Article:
I have been the racial minority before; I know what that feels like.  I have been racially profiled and possibly even discriminated against because of my race.  But I have never, ever been oppressed because of my skin color, nor were my ancestors.  In fact, usually my race did the oppressing.

That is the one aspect where I can't relate to my children.  And it is huge.  I know that's why some African-American people don't approve of our family, because will I really be able to prepare my children for this racial world they are entering?  And it does worry me, a little bit.

But let me say this.  I have never before been so motivated to try to understand the African-American perspective.  I am reading African history, African-American literature.  I am working to see the world through their eyes.  We are celebrating MLK in this family.  I want to know.  I want to understand.  I want to get it.

And isn't that the pathway to racial reconciliation, anyway?  Understanding?  Valuing others as we value ourselves?  Getting why it's so important to have an actress in Annie have dark skin?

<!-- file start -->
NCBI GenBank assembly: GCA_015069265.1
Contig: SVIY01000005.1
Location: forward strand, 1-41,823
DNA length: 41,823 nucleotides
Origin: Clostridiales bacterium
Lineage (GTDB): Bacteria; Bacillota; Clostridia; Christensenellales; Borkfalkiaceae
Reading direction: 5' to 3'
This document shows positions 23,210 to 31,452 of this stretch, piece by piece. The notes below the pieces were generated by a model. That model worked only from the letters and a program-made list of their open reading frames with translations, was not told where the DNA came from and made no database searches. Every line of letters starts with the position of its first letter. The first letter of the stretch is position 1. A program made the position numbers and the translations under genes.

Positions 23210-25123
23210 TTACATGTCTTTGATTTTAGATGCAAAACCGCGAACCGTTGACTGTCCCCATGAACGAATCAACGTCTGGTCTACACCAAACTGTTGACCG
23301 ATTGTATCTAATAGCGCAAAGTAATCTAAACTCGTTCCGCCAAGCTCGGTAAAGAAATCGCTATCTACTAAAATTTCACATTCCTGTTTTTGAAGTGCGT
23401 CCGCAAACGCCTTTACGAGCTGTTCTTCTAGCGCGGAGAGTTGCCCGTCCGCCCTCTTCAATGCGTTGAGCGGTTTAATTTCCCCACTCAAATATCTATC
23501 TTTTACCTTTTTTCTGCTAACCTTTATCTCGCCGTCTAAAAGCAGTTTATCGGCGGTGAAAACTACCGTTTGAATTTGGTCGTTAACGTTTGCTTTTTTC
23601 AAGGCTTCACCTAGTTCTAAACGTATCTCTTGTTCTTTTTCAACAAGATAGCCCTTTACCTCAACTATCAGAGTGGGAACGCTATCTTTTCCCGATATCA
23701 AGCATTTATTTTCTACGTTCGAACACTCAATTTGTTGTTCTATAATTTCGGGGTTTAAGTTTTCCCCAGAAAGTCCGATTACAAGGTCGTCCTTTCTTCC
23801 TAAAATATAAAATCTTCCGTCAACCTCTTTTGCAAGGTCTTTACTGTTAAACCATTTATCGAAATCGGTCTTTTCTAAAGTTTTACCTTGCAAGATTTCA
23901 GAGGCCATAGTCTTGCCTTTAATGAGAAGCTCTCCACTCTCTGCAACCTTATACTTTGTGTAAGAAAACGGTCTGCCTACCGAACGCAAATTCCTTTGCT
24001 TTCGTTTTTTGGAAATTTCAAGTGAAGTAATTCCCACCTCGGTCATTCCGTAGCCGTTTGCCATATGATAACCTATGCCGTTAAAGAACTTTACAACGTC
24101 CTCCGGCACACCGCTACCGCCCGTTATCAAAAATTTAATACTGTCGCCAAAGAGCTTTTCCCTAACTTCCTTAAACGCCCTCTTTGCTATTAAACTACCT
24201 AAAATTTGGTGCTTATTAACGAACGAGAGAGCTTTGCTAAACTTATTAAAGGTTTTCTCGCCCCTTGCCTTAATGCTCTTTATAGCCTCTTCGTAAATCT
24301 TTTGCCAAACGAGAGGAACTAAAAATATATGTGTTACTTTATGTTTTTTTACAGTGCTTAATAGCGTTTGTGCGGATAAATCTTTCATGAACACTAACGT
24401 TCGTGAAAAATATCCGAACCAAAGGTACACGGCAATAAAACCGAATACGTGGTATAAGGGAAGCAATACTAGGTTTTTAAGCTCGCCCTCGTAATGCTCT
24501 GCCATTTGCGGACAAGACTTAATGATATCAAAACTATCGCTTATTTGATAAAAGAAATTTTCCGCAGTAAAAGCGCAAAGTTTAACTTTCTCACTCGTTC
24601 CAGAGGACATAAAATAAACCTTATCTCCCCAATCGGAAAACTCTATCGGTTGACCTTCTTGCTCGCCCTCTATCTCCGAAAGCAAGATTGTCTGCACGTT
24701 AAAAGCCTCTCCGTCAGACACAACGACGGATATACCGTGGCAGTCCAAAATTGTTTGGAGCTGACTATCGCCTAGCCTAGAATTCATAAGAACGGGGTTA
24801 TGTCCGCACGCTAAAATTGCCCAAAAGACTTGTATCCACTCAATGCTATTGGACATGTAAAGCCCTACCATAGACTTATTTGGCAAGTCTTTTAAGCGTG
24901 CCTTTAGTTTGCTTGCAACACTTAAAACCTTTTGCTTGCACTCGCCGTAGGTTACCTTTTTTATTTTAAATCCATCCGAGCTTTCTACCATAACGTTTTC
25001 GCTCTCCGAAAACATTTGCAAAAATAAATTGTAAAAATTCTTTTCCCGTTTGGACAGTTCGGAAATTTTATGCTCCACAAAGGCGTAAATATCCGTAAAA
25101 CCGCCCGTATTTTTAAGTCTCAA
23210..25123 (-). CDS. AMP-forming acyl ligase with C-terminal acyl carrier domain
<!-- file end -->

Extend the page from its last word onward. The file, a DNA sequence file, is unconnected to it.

There is neither Jew nor Gentile, neither slave nor free, nor is there male and female, for you are all one in Christ Jesus.

It's easy for those of us on the non-oppressed side to think that everything is hunky-dory, maybe we even have a non-white friend, that we are not racist, so therefore we are fulfilling God's ideal.  But are we really trying to understand those of other races?  Are we going out of our way to welcome them into our homes, our churches, our lives....to bring about true reconciliation?  

I am ashamed that it took me so long to get it.

My children gained a family when we adopted them.  But sometimes I think that I am gaining even more.




Thursday, October 17, 2013

All I Deserve

You deserve clean bathrooms.  

When we were on our cross-country trip, I saw this slogan many times at a particular type of truck stop.